- ‘Bill-only’ or trunk stock items, and consignment products that aren’t pre-enrolled on the system may be used.
- Perioperative documentation during surgery is more likely to result in full, timely and accurate patient records, however, the priority for patient care, and the limitations of current systems, make this difficult to achieve.
The limitations of 2D barcodes at the point of care
We’ve looked at why the surgery setting is so problematic for product documentation, so now let’s see the stumbling blocks for 2D barcodes.
An item needs to go through the following stages to be recorded in the electronic medical record (EHR):
Identification: Hospitals rely on their Item Master as the source of truth. Maintaining this item catalog is difficult due to the vast volume of SKUs stored, and constant updates to item data. Another issue is the wide range of non-stock items that are used in surgery. Some of these may not be listed in the item master, at all. Where Item Master pairing isn’t achieved, nurses will see a system error displayed on the screen and will then need to look at a manual workaround.
Documentation: Successful documentation requires data collection and product identification to have been successful. In order to achieve documentation, the hospital system needs to be integrated and compatible with the data capture software.
Although there are certainly benefits to the greater storage capacity of 2D barcodes, the complexity of managing inventory at the point of care is exposing the limitations of this system. Continuing reliance on the Item Master is the biggest negative of 2D barcodes.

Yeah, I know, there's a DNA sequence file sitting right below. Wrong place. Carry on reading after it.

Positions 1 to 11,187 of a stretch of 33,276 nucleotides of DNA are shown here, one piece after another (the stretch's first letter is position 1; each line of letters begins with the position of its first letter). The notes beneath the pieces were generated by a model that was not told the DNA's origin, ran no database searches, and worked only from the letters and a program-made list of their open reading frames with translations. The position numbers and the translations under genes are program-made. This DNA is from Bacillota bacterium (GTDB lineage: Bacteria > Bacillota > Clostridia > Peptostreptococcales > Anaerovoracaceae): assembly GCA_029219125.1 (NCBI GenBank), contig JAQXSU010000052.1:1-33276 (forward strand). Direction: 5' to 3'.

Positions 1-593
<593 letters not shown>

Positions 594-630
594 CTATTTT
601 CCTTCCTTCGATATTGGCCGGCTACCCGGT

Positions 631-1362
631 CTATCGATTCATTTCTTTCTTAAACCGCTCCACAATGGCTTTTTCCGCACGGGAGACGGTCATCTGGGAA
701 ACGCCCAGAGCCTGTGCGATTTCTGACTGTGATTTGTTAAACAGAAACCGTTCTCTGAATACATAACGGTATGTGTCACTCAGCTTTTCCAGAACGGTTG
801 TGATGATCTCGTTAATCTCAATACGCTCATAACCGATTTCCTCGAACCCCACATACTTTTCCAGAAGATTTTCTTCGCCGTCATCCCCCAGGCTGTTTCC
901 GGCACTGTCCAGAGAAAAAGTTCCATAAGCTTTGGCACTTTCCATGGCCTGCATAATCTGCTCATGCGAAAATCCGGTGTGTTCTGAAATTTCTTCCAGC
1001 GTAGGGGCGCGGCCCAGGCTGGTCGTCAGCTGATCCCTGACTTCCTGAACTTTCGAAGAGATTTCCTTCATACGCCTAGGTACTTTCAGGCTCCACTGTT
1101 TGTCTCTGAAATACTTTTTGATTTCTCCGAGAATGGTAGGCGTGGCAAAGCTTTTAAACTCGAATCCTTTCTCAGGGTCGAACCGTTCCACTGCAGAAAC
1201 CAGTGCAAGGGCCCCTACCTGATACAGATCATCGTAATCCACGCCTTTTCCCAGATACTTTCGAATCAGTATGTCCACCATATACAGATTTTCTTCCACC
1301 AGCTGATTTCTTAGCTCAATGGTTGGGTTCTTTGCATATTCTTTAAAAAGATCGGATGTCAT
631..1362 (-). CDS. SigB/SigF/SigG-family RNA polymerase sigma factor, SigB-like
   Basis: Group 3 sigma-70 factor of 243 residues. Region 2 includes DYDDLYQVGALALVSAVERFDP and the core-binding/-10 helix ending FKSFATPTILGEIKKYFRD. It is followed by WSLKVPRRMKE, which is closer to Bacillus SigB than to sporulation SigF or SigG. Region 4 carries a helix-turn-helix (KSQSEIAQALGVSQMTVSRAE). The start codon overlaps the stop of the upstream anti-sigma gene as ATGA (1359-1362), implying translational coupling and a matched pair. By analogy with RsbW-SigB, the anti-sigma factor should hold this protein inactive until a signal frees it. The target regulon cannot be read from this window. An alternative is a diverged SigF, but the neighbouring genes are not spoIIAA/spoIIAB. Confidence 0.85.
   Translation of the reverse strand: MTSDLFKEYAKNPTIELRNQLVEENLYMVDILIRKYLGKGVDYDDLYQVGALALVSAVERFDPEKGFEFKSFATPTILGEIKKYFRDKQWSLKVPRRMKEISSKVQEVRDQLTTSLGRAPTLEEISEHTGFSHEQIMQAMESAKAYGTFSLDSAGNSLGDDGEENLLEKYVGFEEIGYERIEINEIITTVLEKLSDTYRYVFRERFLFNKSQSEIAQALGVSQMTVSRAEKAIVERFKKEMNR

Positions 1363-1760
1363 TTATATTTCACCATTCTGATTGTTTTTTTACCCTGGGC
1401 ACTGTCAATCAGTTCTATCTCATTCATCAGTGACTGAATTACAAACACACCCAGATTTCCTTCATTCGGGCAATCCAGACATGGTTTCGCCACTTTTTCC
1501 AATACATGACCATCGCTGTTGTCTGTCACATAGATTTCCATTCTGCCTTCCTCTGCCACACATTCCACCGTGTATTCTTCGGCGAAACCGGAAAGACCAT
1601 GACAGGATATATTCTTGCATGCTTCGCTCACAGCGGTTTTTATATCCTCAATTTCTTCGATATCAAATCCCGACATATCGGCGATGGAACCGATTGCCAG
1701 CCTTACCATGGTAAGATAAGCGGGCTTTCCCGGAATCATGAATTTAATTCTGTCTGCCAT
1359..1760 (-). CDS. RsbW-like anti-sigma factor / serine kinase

The barcode obsession
Barcode technology has struggled in the surgery setting, yet the industry continues to invest in it.
It seems like the healthcare sector and health-tech companies have a barcode fixation – continually creating new versions of the same technology.
Surgical data capture needs a new approach, not the upgrade of an inadequate system.
The next generation of surgical supply data capture isn’t 2D barcodes, it’s image recognition and AI technology.
A better alternative to 2D barcodes
Breakthrough technology is providing a brand-new approach to surgical data collection, making it quick and easy for nurses to capture every product used in surgery.
Collection: Computer-vision technology ‘reads’ product packaging (the whole box or label, not just the barcode). Hand-written Implant Sheets can also be ‘read’ and digitized using computer vision sensors.
Identification: Item identification is automated via a globally populated cloud database. All relevant details are automatically extracted, including SKU, batch number and expiry date.
Documentation: Seamless interoperability ensures 100% item and charge capture in all core systems, such as the ERP, EHR and MMIS.
The point of use is a challenging environment to capture full and accurate usage data.
Image-to-data technology outperforms 2D barcode systems when it comes to documenting surgical utilization.
Here’s a link to the full article:
Snap&Go is an image recognition sensor that captures item information from the product packet or label, and then converts the image into digital data, saving it in the electronic health record.
Contact us to find out more about the image-to-data revolution.